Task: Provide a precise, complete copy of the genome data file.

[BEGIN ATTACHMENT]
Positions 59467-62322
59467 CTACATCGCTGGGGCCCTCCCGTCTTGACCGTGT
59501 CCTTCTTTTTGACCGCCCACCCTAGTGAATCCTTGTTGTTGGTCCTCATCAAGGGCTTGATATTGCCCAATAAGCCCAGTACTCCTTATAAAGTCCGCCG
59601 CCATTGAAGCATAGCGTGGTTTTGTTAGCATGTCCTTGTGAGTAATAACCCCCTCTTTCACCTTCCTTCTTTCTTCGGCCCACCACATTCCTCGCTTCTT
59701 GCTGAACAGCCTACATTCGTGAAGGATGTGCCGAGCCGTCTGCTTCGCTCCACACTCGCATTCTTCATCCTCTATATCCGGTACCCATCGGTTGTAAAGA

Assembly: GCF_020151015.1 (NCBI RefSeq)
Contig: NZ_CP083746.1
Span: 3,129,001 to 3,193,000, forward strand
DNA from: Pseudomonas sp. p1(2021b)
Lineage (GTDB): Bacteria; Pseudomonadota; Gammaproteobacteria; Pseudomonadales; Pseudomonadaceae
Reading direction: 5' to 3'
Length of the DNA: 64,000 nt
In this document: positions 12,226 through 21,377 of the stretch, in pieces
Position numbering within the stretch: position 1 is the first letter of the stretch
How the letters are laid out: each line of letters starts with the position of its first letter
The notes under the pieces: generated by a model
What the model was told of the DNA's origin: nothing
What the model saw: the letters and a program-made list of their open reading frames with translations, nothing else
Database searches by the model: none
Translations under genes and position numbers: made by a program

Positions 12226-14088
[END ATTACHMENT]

Positions 59467-62322
59467 CTACATCGCTGGGGCCCTCCCGTCTTGACCGTGT
59501 CCTTCTTTTTGACCGCCCACCCTAGTGAATCCTTGTTGTTGGTCCTCATCAAGGGCTTGATATTGCCCAATAAGCCCAGTACTCCTTATAAAGTCCGCCG
59601 CCATTGAAGCATAGCGTGGTTTTGTTAGCATGTCCTTGTGAGTAATAACCCCCTCTTTCACCTTCCTTCTTTCTTCGGCCCACCACATTCCTCGCTTCTT
59701 GCTGAACAGCCTACATTCGTGAAGGATGTGCCGAGCCGTCTGCTTCGCTCCACACTCGCATTCTTCATCCTCTATATCCGGTACCCATCGGTTGTAAAGA

Assembly: GCF_020151015.1 (NCBI RefSeq)
Contig: NZ_CP083746.1
Span: 3,129,001 to 3,193,000, forward strand
DNA from: Pseudomonas sp. p1(2021b)
Lineage (GTDB): Bacteria; Pseudomonadota; Gammaproteobacteria; Pseudomonadales; Pseudomonadaceae
Reading direction: 5' to 3'
Length of the DNA: 64,000 nt
In this document: positions 12,226 through 21,377 of the stretch, in pieces
Position numbering within the stretch: position 1 is the first letter of the stretch
How the letters are laid out: each line of letters starts with the position of its first letter
The notes under the pieces: generated by a model
What the model was told of the DNA's origin: nothing
What the model saw: the letters and a program-made list of their open reading frames with translations, nothing else
Database searches by the model: none
Translations under genes and position numbers: made by a program

Positions 12226-14088